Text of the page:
The relationship between diet and survival after ovarian cancer diagnosis is unclear as a result of a limited number of studies and inconsistent findings.
Methods: We examined the association between pre-diagnostic diet and overall survival in a population-based cohort (n=811) of Australian women diagnosed with invasive epithelial ovarian cancer between 2002 and 2005. Diet was measured by validated food frequency questionnaire. Deaths were ascertained up to 31 August 2014 via medical record review and Australian National Death Index linkage. We conducted Cox proportional hazards regression analysis, controlling for diagnosis age, tumour stage, grade and subtype, residual disease, smoking status, body mass index, physical activity, marital status, and energy intake.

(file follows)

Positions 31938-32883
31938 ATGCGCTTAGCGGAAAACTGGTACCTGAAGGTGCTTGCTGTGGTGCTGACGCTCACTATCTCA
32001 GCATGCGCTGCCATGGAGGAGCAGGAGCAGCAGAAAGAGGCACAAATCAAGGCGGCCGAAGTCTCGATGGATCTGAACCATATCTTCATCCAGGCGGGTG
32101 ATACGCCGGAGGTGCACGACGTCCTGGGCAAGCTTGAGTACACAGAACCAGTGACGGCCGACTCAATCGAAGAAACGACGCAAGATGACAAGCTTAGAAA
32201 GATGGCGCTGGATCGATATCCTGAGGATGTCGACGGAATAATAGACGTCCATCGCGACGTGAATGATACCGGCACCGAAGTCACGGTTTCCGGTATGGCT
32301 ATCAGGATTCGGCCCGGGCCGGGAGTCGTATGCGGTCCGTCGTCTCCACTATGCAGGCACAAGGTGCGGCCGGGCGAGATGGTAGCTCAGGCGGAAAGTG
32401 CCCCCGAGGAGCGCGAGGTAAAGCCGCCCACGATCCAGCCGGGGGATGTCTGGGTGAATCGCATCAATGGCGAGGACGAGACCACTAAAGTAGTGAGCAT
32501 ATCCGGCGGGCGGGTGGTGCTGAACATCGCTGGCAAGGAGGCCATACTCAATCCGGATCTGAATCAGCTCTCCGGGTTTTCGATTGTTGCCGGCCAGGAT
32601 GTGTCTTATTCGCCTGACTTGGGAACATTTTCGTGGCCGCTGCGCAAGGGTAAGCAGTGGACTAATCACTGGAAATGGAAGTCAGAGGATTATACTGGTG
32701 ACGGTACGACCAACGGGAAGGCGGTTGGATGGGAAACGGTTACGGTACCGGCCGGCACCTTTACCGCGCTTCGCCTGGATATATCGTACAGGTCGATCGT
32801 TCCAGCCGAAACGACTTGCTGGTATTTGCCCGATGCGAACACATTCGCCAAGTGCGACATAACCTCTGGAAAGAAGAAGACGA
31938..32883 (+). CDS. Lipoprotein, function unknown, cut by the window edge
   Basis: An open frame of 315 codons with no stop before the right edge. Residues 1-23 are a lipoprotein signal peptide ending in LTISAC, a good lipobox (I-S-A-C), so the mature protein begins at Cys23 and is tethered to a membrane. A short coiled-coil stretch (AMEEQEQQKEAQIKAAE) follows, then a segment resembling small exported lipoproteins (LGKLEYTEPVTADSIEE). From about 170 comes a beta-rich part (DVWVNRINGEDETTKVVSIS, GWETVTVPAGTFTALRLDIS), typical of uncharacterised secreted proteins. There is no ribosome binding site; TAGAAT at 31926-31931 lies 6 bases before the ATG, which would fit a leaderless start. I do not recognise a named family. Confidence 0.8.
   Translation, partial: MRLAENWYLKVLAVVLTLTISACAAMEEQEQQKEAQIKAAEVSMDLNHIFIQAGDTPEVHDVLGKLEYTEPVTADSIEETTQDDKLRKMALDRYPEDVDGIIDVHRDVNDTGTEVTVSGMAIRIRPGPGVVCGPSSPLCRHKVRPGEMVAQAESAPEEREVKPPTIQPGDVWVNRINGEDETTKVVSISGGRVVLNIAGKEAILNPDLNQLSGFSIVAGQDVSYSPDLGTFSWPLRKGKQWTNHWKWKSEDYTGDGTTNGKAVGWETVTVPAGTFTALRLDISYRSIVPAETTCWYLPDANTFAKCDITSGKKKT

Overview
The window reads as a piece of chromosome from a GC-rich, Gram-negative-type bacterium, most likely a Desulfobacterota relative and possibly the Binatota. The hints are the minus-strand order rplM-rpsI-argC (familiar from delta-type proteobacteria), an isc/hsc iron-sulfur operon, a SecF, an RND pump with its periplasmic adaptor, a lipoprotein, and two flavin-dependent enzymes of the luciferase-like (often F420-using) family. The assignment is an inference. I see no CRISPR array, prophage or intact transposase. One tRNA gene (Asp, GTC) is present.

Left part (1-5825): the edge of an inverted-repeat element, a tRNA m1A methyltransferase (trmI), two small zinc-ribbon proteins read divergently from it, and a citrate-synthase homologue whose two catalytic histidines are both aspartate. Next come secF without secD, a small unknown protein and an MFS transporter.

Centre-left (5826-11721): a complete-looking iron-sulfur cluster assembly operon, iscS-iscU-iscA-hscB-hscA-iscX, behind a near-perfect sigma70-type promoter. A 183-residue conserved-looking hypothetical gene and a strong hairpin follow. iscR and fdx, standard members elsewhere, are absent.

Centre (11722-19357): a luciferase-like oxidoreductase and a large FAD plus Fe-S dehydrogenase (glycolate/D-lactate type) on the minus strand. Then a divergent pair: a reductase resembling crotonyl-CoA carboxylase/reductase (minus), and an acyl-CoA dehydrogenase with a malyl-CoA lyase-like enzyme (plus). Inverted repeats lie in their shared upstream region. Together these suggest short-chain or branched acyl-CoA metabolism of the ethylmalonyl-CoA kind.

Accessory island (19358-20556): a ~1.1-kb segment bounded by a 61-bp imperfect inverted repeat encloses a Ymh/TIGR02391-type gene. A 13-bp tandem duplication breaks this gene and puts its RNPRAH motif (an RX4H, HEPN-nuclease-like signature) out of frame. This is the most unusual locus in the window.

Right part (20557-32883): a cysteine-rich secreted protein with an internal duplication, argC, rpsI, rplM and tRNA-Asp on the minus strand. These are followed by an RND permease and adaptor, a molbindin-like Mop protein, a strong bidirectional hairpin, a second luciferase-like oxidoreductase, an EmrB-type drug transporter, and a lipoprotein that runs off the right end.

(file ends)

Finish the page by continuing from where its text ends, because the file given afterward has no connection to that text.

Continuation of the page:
Results: We observed improved survival with highest compared with lowest quartile of fibre intake (hazard ratio (HR)=0.69, 95% CI: 0.53–0.90, P-trend=0.002). There was a suggestion of better survival for women with highest compared with lowest intake category of green leafy vegetables (HR=0.79, 95% CI: 0.62–0.99), fish (HR=0.74, 95% CI: 0.57–0.95), poly- to mono-unsaturated fat ratio (HR=0.76, 95% CI: 0.59–0.98), and worse survival with higher glycaemic index (HR=1.28, 95% CI: 1.01–1.65, P-trend=0.03).
Conclusions: The associations we observed between healthy components of diet pre-diagnosis and ovarian cancer survival raise the possibility that dietary choices after diagnosis may improve survival.
Full reference: Playdon, M.C. et al. (2017) Pre-diagnosis diet and survival after a diagnosis of ovarian cancer. British Journal of Cancer. 116. pp. 1627–1637